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Iran: theocracy versus democracy

By Naser Ghobadzadeh - posted Friday, 7 August 2009

Now that the most violent episode of the series of post-election events seems to have calmed down in Iran, it is time to dig one layer deeper into an analytical survey of events regarding this non-Arabic Middle Eastern country. The very core of these recent occurrences may be traced to a century of conflict between theocratic and democratic ambitions. From the very beginning of democracy-seeking attempts through the Constitutional Revolution of 1906-1911, the political desires of the religious body have continued to pose a significant challenge to these efforts.

There is little need to mention that democratic efforts have seen no notable achievement, but politico/religious ambitions have also never been able to deliver a solely theocratic regime in Iran.

The recent disturbing events that have plagued the latest presidential election are not just about the next four years of presidential incumbency. They are part of the aforementioned long lasting conflict between democratic and theocratic ambitions in Iran’s political history.


In fact, a clearly fraudulent election result and its aftermath have transformed Teheran into a battlefield, whereupon the theocratic components of the Iranian political system have undertaken to eliminate - or in precise words - to nullify all democratic components. Iran enjoys neither a democratic political system nor a theocratic one. In the simplest of terms, it may be said that Islamic Republic of Iran manifests paradoxical democratic and theocratic features.

The regime that emerged from the 1979 revolution has always suffered from the tensions between the two antithetical components, theocratic and democratic, that make up the Islamic Republic of Iran.

The 1997 presidential election was a milestone in this troubled relationship. The Supreme Leader and Guardian Council as the leading theocratic bodies backed the conservative candidate, Nategh-eNoori, but the reformist candidate Mohammad Khatami gained more than 20 million votes, and it seemed an overwhelming majority of Iranians were urging the theocratic powers to bear with a reformist state for the next eight years.

But this apparent success deceived the reformists, who thought that a high turnout in the most recent presidential election would leave the theocratic component with no choice but to accept a reformist government - at least for the next four years. In contrast, the theocratic bodies came up with a plan to fight back after the high turnout in the election.

In other words, while the 1997 experience misled the reformists and left them shocked by the fraudulent election result, it forced the theocratic component to have a plan on the table in advance. Two preceding instances showed the theocratic component did not bear with democratic inclinations: in the seventh and eighth parliamentary elections (2003 and 2007), almost all of the reformist candidates were rejected by the Guardian Council, which has the authority to approve the expediency of candidates who run in any form of election. The Iranian people were disappointed with the reformists’ constant failure to fulfil their wishes; thus, the turnout rate was not very high and did not cause any serious trouble for the government.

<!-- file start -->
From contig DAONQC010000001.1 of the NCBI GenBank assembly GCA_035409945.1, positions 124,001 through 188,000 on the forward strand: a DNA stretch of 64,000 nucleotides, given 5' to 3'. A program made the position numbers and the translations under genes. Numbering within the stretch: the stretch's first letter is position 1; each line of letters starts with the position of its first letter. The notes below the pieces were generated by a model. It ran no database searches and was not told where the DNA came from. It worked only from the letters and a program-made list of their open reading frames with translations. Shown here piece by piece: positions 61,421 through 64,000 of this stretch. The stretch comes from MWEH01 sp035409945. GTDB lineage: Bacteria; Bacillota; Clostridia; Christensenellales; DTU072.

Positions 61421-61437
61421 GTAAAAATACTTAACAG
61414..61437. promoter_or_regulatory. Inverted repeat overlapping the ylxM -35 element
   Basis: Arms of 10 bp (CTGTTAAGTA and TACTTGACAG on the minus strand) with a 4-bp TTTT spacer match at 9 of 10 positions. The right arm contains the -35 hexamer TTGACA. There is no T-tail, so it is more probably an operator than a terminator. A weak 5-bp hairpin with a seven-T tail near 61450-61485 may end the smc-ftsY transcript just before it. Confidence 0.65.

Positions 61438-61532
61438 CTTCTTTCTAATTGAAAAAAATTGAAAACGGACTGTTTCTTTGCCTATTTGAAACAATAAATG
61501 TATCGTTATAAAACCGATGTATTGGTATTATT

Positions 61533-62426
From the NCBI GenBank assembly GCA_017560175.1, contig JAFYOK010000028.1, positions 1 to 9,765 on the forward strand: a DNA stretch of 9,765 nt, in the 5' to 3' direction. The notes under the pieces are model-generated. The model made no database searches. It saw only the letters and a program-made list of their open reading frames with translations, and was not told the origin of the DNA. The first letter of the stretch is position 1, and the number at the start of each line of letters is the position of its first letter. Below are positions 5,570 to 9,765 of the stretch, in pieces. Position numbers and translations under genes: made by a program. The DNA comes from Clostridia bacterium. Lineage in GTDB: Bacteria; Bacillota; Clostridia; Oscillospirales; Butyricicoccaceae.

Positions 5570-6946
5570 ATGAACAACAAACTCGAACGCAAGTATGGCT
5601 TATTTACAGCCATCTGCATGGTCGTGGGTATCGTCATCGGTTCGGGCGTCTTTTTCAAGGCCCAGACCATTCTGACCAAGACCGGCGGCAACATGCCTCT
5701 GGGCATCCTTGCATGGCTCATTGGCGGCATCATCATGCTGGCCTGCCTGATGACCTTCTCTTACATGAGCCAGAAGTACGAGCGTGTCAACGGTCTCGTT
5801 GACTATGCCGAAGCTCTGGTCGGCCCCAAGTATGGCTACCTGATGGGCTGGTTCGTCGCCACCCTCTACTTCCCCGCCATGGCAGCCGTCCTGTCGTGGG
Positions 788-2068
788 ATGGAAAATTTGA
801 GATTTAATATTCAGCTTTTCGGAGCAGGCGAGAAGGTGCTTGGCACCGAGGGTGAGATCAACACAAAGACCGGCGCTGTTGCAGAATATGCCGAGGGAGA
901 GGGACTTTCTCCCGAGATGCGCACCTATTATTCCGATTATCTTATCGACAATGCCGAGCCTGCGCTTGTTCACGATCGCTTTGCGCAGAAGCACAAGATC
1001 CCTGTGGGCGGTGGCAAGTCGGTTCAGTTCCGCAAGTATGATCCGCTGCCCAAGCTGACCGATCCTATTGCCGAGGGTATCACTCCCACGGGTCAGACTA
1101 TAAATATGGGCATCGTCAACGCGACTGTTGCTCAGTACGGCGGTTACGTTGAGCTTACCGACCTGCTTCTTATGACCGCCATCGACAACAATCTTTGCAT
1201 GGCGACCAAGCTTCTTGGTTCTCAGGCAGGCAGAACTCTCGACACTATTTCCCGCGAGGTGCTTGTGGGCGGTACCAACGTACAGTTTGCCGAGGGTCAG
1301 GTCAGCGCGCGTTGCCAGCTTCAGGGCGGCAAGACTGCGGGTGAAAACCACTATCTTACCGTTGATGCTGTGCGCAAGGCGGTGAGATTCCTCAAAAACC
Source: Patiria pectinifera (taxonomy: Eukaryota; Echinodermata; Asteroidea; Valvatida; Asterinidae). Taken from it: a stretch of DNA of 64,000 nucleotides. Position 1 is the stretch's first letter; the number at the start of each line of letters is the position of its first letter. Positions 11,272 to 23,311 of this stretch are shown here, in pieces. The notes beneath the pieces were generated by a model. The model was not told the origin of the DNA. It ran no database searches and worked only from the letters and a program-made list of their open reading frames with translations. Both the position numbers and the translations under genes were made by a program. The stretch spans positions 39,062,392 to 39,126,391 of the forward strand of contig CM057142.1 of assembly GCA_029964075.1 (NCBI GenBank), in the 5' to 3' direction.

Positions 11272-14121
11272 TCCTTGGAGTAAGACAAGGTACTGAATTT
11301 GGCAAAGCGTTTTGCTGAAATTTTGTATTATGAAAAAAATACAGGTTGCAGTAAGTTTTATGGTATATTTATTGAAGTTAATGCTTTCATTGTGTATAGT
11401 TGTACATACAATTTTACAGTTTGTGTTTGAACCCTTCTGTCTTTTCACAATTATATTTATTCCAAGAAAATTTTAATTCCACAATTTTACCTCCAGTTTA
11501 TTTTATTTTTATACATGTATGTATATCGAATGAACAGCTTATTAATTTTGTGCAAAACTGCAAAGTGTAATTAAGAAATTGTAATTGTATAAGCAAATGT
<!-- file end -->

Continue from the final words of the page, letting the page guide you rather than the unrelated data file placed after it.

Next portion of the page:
These two parliamentary elections could be seen as the starting point for the theocratic trend to nullify the democratic process of the political system - a trend that reached its high point in last month’s presidential election. Eighty-five per cent of the eligible population turned out to vote in the June election. Many inactive voters took part in the election to say “no” to Ahmadinejad. Thus it is very difficult to justify the results announced by the government.


Possibly less than surprising was the fact that neither the government nor the theocratic bodies made any concerted effort to at least make it look like a clean and fair election. The Supreme Leader, surprisingly, endorsed the results in a broadcast announcement made just a few hours after voting closed. This was indeed very strange, given that he is not in a legal position to endorse the election. Endorsement is the Guardian Council's territory: it takes about ten days to endorse every election.

Even more interesting was the fact that the voting papers shown on TV and on the government official news agency IRNA were not folded: they were written in single handwriting with a single pen. There are also many problems with the official statistics that have been announced. According to these statistics, there was more than a 100 per cent turnout in 170 cities.

I read all these as representing a message to the reformists and especially to the people at large. The Iranian government wants it understood - specifically by those who voted against the theocratic bodies - that there is no point in taking part in any future election. Therefore, the plan is not just about this recent presidential election. The plan is to continue to thwart all and every democratic component of the political system in Iran.

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About the Author

Naser Ghobadzadeh worked as editor-in-chief of foreign policy service of Iranian Students’ News Agency (ISNA). He has also published a book about value changes in Iran and its impact on political climate. He is now a PhD candidate in the Department of Government and I.R., University of Sydney.

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